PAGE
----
Thus, the purpose of this book is:

  • 1. To critically address, in Part 1: Chapters 1 and 2, the historical development of Third Theatre in both Europe and Latin America as a phenomenon and a concept. Third Theatre first emerged out of a growing tide of group theatre practice that developed over the course of the 1950s and 1960s, in which a laboratory attitude was already present. This historiographic overview allows us to interrogate how a transnational cultural performance practice has emerged, grounded in a dynamic set of values comprised of unconditional hospitality, artisanal craft, and (re)enchantment.5 These are the grounding principles which, we argue, underpin a poetics of Third Theatre.
  • 2. We then go on to interrogate, in Part 2: Chapters 3, 4 and 5, the ways in which a poetics of Third Theatre manifests concretely through modes of performer training, dramaturgy and cultural action, by focusing on key Case Study groups: LUME (Brazil), Grupo Cultural Yuyachkani (Peru) and Triangle Theatre (UK).
  • 3. The continued valence of this embodied cultural performance will be further unpacked in Part 2: Chapter 6 by focusing on the changing status and operational activities of Nordisk Teaterlaboratorium (NTL), the umbrella organisation encompassing Odin Teatret and the other branches of activities initiated by group members, which is reconfiguring the theatre laboratory and developing a model of an artistic incubation programme in order to respond to the needs of emerging Third Theatre artists in the twenty-first century.
  • 4. Importantly, in Part 3: Chapters 7 and 8, with reference to the practice reviewed in the previous chapters, we question prior critical framings of Third Theatre practice stemming from the Intercultural Debates of the 1990s and 2000s. Rather than a primarily intercultural phenomenon, we suggest that the complex embodiment underscoring Third Theatre practice operates at an interstitial level. By interstitial, we refer to the ways in which the work developed by Third Theatre groups crosses borders and exists in the gaps between cultural, temporal and geographical frontiers, establishing a unique form of embodied cultural performance.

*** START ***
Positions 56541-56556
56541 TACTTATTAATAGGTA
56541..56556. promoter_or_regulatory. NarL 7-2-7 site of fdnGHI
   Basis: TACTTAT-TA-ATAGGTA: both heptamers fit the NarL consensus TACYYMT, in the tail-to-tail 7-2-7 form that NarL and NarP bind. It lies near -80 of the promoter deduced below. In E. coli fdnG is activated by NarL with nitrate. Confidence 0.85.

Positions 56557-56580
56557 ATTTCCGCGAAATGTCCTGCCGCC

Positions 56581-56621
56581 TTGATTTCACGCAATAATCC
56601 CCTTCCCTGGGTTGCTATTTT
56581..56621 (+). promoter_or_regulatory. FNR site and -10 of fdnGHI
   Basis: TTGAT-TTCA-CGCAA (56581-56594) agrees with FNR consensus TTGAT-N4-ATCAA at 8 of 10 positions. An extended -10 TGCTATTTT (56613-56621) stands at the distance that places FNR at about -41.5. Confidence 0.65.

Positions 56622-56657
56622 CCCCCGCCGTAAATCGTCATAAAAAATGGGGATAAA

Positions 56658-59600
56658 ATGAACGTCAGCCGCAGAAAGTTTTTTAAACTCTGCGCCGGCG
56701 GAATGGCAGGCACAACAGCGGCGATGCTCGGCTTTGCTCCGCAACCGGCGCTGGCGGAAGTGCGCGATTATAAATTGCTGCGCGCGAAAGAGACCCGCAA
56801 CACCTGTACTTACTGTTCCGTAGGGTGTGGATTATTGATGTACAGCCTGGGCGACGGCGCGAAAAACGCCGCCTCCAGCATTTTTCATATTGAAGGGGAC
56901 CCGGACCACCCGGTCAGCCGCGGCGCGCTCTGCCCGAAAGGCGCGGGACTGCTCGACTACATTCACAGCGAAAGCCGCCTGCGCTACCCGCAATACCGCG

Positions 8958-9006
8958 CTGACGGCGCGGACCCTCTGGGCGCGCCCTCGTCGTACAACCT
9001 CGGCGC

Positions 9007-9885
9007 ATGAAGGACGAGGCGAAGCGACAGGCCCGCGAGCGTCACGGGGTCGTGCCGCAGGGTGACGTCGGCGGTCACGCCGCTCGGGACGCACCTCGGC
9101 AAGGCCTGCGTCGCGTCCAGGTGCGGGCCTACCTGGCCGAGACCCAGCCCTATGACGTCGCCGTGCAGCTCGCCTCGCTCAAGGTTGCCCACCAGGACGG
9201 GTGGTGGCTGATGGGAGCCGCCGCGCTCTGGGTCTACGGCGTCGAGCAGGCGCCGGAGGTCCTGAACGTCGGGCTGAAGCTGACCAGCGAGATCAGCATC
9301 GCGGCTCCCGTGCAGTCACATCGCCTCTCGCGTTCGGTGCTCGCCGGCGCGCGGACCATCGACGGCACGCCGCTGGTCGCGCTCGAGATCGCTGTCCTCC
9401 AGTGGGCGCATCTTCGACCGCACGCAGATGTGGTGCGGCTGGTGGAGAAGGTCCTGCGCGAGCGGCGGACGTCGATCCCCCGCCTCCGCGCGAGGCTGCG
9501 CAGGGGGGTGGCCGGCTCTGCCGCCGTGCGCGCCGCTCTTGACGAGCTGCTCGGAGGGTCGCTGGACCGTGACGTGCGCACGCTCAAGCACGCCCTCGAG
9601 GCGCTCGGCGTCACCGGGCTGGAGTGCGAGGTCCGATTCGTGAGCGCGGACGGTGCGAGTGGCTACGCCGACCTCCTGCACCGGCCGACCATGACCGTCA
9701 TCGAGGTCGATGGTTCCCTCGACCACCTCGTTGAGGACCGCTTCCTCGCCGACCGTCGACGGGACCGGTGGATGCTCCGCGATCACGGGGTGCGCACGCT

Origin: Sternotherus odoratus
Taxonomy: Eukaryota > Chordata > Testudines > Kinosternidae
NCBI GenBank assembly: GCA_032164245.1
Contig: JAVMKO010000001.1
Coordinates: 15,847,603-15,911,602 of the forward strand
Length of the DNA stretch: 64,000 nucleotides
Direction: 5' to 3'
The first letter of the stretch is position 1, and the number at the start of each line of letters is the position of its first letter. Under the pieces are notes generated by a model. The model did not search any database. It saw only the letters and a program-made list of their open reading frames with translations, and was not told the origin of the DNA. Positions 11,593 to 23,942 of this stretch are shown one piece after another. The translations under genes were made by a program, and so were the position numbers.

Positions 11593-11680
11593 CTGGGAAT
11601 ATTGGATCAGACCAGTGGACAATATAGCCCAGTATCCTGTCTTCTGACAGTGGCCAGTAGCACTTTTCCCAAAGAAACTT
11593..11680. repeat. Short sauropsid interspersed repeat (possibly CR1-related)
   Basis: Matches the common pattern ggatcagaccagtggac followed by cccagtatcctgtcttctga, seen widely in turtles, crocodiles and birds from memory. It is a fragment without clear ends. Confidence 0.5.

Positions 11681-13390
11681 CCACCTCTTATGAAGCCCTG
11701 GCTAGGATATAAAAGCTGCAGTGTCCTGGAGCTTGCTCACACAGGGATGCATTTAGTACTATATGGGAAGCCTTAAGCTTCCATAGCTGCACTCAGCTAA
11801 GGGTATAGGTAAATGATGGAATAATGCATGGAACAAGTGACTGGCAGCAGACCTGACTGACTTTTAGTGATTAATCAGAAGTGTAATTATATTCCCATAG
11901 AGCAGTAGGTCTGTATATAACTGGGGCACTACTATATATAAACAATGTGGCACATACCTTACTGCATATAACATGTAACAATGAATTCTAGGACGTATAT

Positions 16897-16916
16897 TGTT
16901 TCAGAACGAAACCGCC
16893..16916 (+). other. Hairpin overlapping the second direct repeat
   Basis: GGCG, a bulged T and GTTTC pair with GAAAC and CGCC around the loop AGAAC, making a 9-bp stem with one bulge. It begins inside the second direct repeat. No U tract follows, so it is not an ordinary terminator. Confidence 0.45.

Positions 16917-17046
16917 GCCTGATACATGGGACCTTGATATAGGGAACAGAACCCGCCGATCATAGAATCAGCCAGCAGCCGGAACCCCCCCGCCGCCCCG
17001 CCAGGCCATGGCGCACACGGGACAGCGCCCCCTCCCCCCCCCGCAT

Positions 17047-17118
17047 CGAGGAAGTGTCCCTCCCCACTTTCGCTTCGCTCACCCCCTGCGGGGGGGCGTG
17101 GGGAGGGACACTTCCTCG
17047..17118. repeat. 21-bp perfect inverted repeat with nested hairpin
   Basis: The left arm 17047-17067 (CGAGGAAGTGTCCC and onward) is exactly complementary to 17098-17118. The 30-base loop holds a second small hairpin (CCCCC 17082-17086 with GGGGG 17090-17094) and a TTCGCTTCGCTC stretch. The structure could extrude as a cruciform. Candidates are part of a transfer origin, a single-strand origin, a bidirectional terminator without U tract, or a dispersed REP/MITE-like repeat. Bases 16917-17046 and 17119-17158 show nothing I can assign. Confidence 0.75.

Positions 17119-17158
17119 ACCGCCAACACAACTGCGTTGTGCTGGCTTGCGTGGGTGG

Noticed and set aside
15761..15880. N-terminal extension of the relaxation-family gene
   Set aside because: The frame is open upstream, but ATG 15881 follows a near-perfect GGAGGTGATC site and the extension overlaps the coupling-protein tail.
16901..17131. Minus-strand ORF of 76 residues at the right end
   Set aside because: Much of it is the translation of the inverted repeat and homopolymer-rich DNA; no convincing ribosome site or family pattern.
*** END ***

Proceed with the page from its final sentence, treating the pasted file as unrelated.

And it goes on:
• 5. The transnational cultural performance of the Third Theatre community is epitomised in Part 3: Chapter 9 by a curated selection of exercises taken from the Case Study groups and NTL. Whilst these exercises offer embodied insights into the expanded laboratory practices of Triangle, LUME, Yuyachkani and assorted NTL artists, we would argue that, collectively, they are redolent of broader tendencies within Third Theatre. By charting a progression from exercises linked to performer training to strategies for developing dramaturgical material and/or cultural action, we demonstrate the connections between the body of the individual actor, the body of the group and the wider social corpus. Thus, this chapter potentially offers the reader an experiential pathway into the multifarious poetics of Third Theatre.
  • 6. In the Conclusion, it is argued that the Third Theatre community chooses to reside on the margins of mainstream culture, maintaining a political ethos and a theatrical practice that is often in opposition to the dominant ideas and approaches supported by cultural and political authority. Third

Theatre offers a way of being together for the diverse/foreign/unruly theatre practices of a range of groups and individual artists, who are united by their shared belief in the centrality of the actor’s body in performance, and the impact performance can have on the social corpus.